One of the safest and effective exercises out there is Pilates. It’s not necessary to do Pilates every day in order to gain all the rewards. Joseph Pilates—the founder of Pilates recommended that doing it at least 10 minutes every day.
Actually, doing Pilates just a few times a week is sufficient to create positive changes. But once the benefits of Pilates start kicking in, many of us are inspired to do Pilates as often as we can.
Pilates, as people know is oddly addictive.
If you've recently taken up Pilates are are now wondering "How regularly can I do a Pilates workout?" and "Is it safe and beneficial to do Pilates every day?" Let's take a look at some concerns people have about daily workouts, how Pilates is adaptable to daily training, and what you will want to keep in mind as you create a balanced Pilates workout routine.
Pilates and Strength Training
Many people who regularly do strength training and other higher intensity exercise systems know that they need to take time off between workouts - in order to build strength you have to tax the muscle enough to tear it down a bit. Then, the muscle rebuilds stronger than it was before.
Pilates is a form of strength training. The resistance of heavy springs will challenge you and break down muscle, thereby promoting the buildup of stronger muscles. However, a big difference between Pilates and regular strength training is that in Pilates we are also working toward body/mind integration and educating the body to move more efficiently.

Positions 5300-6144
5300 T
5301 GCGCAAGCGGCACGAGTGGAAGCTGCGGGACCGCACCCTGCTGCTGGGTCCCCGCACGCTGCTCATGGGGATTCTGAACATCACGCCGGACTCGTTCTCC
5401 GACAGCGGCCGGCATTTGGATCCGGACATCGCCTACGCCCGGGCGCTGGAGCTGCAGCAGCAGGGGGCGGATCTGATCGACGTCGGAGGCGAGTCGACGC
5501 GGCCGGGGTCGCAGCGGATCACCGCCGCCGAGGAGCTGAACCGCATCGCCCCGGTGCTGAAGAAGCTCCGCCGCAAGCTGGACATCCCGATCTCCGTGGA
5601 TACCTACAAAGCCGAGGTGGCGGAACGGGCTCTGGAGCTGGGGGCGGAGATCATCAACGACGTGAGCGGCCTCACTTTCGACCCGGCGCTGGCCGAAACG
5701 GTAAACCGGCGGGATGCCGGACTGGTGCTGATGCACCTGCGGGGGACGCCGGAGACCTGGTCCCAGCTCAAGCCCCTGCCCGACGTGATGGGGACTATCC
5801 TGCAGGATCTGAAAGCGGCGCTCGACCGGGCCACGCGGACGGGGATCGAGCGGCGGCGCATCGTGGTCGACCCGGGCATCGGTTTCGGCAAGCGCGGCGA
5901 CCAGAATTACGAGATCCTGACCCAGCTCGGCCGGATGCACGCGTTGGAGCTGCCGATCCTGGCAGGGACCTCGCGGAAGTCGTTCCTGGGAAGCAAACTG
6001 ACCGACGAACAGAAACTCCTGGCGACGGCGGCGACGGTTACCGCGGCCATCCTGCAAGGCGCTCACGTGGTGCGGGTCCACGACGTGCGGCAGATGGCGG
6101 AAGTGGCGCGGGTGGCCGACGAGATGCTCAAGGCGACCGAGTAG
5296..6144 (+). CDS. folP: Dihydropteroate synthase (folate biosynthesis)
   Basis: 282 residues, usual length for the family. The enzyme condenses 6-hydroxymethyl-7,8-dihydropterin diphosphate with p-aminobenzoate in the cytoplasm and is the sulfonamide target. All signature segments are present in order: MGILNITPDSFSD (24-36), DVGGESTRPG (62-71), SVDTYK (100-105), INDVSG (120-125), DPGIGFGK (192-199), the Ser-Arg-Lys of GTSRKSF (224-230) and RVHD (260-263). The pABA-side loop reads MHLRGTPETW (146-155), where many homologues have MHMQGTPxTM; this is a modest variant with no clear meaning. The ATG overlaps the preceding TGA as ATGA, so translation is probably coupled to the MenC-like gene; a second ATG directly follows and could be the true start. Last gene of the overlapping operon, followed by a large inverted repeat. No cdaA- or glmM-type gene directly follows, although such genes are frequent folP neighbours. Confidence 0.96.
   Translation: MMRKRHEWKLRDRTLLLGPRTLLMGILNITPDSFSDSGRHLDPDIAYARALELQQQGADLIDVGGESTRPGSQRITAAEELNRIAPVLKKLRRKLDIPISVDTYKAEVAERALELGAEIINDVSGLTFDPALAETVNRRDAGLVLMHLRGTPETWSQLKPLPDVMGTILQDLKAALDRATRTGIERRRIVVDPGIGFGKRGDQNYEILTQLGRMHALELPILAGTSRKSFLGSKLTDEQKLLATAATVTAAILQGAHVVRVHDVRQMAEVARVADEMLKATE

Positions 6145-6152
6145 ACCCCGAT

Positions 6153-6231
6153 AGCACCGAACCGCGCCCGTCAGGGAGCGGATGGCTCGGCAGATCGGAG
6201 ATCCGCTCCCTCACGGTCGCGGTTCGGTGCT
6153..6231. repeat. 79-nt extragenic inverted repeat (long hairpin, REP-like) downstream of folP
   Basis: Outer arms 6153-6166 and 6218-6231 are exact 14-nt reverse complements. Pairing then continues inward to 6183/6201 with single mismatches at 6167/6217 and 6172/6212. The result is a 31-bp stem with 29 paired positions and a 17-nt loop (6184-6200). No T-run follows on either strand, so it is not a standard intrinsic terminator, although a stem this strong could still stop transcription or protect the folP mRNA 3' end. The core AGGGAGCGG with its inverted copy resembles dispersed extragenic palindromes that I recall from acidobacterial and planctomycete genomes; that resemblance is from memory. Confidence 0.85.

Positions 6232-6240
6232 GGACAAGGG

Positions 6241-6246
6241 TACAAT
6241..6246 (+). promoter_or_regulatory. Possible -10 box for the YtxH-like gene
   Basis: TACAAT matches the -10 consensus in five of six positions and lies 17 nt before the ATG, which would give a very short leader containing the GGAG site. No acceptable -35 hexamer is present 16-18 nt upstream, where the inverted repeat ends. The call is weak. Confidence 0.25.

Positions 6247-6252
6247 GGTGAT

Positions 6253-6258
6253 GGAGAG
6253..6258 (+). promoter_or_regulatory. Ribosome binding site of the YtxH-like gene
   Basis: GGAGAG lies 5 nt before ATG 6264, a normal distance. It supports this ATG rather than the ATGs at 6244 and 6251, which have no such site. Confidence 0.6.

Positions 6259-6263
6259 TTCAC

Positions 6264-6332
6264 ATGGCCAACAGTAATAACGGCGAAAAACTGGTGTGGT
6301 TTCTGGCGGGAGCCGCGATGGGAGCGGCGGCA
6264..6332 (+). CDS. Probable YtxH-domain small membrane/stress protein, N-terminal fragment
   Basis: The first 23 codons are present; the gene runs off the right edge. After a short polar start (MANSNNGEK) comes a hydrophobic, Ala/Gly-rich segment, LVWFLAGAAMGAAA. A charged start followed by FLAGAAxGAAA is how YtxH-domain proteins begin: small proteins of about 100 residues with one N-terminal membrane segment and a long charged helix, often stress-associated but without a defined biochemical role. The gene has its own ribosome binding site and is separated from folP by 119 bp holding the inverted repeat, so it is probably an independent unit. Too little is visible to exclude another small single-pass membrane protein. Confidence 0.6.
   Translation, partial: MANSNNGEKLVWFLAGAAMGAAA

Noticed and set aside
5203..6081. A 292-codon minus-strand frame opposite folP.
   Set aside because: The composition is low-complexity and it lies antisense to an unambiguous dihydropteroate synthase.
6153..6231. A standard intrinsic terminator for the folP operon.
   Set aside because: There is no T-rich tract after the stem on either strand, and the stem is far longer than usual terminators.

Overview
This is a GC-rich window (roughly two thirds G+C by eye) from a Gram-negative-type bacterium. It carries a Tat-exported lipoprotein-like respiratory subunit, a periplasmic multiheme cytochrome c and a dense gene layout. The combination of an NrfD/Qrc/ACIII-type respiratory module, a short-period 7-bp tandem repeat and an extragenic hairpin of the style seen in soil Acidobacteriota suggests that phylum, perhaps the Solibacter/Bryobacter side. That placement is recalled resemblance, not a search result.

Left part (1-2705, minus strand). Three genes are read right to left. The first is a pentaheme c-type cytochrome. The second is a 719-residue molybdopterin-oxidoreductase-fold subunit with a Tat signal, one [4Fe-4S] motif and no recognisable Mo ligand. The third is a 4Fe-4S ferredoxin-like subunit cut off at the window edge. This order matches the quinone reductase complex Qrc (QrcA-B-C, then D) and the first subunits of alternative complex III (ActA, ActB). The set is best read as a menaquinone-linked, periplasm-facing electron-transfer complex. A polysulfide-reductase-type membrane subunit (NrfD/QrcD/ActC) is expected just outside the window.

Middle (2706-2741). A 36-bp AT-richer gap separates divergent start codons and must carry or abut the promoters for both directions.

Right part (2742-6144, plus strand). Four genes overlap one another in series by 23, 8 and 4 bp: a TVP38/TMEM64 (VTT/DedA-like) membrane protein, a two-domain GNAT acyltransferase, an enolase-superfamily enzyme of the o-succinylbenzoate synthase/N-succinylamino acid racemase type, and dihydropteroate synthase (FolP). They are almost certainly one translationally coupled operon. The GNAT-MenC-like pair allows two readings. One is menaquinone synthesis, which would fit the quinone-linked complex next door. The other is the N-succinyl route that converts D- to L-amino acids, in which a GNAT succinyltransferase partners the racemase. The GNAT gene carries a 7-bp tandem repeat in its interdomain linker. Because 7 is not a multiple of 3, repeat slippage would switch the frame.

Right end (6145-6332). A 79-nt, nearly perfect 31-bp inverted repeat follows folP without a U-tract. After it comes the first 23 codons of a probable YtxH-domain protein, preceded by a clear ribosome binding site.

To this end, Pilates workouts will emphasize things like awareness, functional alignment, breath, and co-ordination. This multidimensional approach gives us the opportunity to shift the focus of our workouts, making it possible to do a safe and interesting workout every day. Pilates is a true multi-tasking workout for your body and your mind.
Who doesn't need some of that every day?
Variety Balances a Pilates Workout
Joseph Pilates firmly believed that the workout should be varied and that the way to maximize the effect of each move was by doing it with full attention, and with low repetitions. Taking a cue from Joe, the ideal Pilates practice rotates between different muscle groups, shifts intensity levels, and balances our exercises in terms of flexion and extension within each workout, and in our daily workouts over time. Repeating the same workout every day could result in an unbalanced routine that becomes as boring as doing too many reps in a session.